Ethnic cleansing poll a dangerous sign for Israel

The vast majority of Jewish Israelis don’t want to give up their privilege. But nobody has the right to ‘democratically’ deny rights to another.

A Palestinian bus drives along Israel’s separation wall between Jerusalem and the West Bank city of Jerusalem, February 23, 2016. (Oren Ziv/
A Palestinian bus drives along Israel’s separation wall between Jerusalem and the West Bank city of Jerusalem, February 23, 2016. (Oren Ziv/

The most shocking piece of information to come out of a Pew Research Center survey of Israeli society published Tuesday is that nearly half of Jews in the country say they support the ethnic cleansing of Arabs. Forty-eight percent of Jewish respondents agreed/strongly agreed that “Arabs should be expelled or transferred from Israel.”

Digging deeper into the data, however, that glimpse into the collective political mindset of half of Israel’s Jewish population becomes less and less surprising. Furthermore, the full set of data makes the prospect of Israel voluntarily ending the occupation and becoming a state of all its citizens appear more distant than ever.

The picture of the Jewish Israeli body politic drawn by the Pew survey seems to mirror the state of Israel’s politics, an indication that Israel’s system of government is more akin to a tyranny of the majority than democracy.

For instance, we learn from the survey that the vast majority of Israeli Jews (79 percent) think Israel should give preferential treatment to its Jewish citizens. A statistically identical number (76 percent), with some obvious dissonance, say they believe that democracy is compatible with a Jewish state. Democracy without full equality for all citizens, however, is only a democracy in name.

Another insight, which is possibly more troubling although not as sexy a headline, is that there is no viable political force or portion of Israeli society that opposes those illiberal currents which run straight to the core of Israel’s national identity — a system of government that academic Oren Yiftachel termed ethnocracy.

Where is the political opposition? Where are those political forces, those peace-seekers and civil rights crusaders who would fight for a better, more equal, liberal and democratic future? Where is the Left?

The Pew survey found that only 8 percent of Jewish Israelis today identify with the political Left — 92 percent with the Center and Right. Or in other words, there is no Left. Indeed, the only Zionist party that places itself on the political Left, Meretz, holds a mere five of 120 seats — 4 percent — in the country’s parliament, the Knesset. (There are non-Zionist parties that are often identified with the Israeli ideas ascribed to liberalism and the Left, but their support from the Jewish population is nominal.)

So if there is no Left, and if the vast majority of the Center and Right believes one ethno-religious group should receive privileged or preferential treatment from the state — necessarily at the expense of other ethno-religious groups — then we can deduce that under current circumstances the prospects of Israel voluntarily becoming a state that treats all citizens equally are slim to none.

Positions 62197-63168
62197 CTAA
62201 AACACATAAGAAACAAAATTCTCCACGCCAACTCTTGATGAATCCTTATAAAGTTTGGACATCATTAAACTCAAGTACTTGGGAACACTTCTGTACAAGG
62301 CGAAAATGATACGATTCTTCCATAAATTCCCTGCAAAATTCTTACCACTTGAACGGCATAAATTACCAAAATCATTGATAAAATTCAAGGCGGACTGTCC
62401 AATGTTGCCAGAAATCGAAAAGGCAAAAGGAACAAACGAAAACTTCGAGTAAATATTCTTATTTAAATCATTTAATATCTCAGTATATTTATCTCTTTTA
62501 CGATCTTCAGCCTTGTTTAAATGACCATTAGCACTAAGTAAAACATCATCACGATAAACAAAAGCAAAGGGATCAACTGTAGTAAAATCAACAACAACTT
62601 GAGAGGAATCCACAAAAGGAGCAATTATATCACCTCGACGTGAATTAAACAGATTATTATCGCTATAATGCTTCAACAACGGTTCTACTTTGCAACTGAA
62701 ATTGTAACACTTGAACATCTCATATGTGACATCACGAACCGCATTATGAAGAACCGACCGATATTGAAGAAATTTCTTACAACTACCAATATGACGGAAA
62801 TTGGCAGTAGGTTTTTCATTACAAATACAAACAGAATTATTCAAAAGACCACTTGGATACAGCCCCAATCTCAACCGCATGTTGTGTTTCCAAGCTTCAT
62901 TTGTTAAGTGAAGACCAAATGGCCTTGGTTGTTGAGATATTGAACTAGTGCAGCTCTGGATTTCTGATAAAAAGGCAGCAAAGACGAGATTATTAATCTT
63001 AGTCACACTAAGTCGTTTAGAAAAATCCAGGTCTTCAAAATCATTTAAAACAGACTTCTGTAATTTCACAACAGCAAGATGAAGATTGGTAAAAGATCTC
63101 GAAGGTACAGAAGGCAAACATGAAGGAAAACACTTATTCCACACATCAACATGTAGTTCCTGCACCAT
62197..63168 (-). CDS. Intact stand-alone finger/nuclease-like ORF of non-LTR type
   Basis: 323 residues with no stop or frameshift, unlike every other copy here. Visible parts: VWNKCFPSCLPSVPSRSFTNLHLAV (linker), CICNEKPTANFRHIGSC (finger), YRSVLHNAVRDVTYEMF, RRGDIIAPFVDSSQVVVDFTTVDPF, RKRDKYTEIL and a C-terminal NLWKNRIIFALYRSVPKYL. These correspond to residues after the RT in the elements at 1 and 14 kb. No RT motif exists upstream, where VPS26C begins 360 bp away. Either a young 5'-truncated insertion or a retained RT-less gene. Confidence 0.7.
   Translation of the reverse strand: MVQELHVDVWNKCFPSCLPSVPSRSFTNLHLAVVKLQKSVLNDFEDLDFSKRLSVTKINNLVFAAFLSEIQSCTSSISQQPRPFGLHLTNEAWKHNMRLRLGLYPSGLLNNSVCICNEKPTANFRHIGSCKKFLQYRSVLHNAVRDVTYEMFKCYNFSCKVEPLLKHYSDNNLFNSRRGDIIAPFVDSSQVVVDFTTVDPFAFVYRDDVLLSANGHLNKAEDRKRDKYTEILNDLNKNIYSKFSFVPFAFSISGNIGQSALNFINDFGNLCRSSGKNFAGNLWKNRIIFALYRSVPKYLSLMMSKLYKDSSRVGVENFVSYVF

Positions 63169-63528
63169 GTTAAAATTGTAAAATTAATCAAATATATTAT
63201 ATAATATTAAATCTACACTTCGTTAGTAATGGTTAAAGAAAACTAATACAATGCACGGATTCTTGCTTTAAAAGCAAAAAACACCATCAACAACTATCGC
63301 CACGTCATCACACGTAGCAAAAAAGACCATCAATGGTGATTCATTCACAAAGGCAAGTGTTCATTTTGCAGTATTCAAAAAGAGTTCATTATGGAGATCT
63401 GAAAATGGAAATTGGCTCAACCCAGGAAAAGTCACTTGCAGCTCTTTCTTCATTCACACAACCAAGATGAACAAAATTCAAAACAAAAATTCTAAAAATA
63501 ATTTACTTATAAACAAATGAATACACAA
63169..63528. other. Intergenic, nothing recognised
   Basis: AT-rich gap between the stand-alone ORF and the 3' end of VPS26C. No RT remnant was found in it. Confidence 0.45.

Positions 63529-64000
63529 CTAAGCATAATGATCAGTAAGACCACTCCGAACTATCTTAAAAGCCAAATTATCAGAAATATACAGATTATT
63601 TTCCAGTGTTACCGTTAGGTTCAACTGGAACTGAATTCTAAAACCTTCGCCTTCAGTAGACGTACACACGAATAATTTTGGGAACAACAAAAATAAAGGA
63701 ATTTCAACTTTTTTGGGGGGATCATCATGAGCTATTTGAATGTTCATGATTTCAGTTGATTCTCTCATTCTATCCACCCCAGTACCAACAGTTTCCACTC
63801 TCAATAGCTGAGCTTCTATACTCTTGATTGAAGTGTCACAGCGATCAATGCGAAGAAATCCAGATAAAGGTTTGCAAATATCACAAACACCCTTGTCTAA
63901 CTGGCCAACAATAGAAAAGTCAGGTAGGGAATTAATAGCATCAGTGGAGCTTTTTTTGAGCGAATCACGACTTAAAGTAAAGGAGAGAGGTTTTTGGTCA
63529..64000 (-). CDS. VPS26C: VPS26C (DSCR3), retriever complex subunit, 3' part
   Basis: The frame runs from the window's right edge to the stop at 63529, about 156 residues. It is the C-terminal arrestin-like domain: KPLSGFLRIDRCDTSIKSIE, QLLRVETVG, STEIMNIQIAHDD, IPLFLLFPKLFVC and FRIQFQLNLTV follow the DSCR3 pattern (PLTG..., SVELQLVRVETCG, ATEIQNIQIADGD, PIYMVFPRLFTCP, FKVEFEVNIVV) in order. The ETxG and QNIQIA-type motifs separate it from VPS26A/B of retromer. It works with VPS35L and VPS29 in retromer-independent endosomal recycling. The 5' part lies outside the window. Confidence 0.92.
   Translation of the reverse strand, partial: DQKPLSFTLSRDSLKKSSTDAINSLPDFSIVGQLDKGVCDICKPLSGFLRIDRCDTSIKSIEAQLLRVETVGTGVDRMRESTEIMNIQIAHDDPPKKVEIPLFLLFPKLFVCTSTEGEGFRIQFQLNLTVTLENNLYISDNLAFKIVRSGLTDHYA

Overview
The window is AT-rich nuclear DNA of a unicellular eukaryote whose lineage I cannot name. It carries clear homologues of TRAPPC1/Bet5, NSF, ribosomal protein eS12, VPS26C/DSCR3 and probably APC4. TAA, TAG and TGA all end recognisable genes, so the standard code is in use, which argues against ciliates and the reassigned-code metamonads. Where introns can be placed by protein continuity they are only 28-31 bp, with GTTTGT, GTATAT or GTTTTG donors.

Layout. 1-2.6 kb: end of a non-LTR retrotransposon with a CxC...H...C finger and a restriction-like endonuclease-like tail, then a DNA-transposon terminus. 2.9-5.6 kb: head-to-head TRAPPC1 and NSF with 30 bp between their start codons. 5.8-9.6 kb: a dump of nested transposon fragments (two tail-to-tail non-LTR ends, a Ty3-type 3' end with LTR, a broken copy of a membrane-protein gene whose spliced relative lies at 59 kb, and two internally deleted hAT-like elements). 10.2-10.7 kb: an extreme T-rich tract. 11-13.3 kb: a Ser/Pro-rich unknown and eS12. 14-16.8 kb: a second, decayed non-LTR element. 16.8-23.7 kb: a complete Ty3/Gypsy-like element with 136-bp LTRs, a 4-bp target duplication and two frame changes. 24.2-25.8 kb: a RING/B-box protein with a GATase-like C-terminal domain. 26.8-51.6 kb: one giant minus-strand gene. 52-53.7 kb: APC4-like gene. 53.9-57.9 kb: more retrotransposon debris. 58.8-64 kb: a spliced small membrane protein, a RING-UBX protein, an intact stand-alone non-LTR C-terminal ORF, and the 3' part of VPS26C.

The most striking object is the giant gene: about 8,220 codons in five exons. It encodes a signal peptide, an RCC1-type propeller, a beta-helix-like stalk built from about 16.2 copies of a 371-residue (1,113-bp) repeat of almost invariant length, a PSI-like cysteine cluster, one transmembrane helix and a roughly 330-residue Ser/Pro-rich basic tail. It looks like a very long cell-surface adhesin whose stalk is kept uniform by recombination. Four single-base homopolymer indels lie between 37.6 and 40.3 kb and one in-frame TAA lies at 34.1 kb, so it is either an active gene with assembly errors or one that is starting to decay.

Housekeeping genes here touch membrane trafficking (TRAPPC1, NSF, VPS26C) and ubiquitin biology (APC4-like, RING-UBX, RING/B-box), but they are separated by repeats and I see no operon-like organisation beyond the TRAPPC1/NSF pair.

“History is the long and tragic story of the fact that privileged groups seldom give up their privileges voluntarily,” Dr. Martin Luther King Jr. wrote in his Letter From Birmingham City Jail. In Israel today we can see that tragic process playing out yet again.

Dozens of Palestinians wait to climb over the separation wall near Qalandiya checkpoint, June 26, 2015. (photo: Oren Ziv/
Dozens of Palestinians wait to climb over the separation wall near Qalandiya checkpoint, East Jerusalem, June 26, 2015. (photo: Oren Ziv/

We are at the tail end of two decades of failed peace processes. Those processes were not meant to liberate Palestinians or to grant them equality, either in Israel or the occupied territories. By drawing political boundaries — a la gerrymandering — to ensure a Jewish majority, the peace process was designed to preserve Jewish privilege within a Jewish state while maintaining the country’s democratic, or rather ethnocratic, character.

Today even the Labor party, which designed, championed and sold the two-state solution to the world as an alternative to both full equality and apartheid, has given up on that dream. In turn, that has led us into an abyss where half of the Jewish population appears willing to openly consider a step as drastic as ethnic cleansing to preserve its privilege, privilege 91 percent say is necessary for the long-term survival of the Jewish people.

But just as it is not legitimate for Israel’s Jewish population to “democratically” decide whether to treat the country’s Arab citizens equally, it is even less legitimate for Jewish Israelis to “democratically” decide to deny basic civil and human rights to the millions of Palestinians in the West Bank and Gaza.

The leader of the Israeli opposition, of the so-called “peace camp,” recently declared that “a full peace agreement, unfortunately, isn’t around the corner and at this stage.” Palestinians must wait for Israel to grant them their rights, he has been explaining for the past few months. But what right does he, or any Israeli leader, have to decide if and when a group of people — who did not elect them — can realize their rights?

Isaac Herzog wants Palestinians to patiently wait for their rights until he decides the time is right. He understands, and he knows that his constituency understands, that granting Palestinians equal rights would destroy Jewish privilege. And the alternative, a two-state solution, isn’t around the corner. So the Palestinians must wait.

But boycotts are wrong.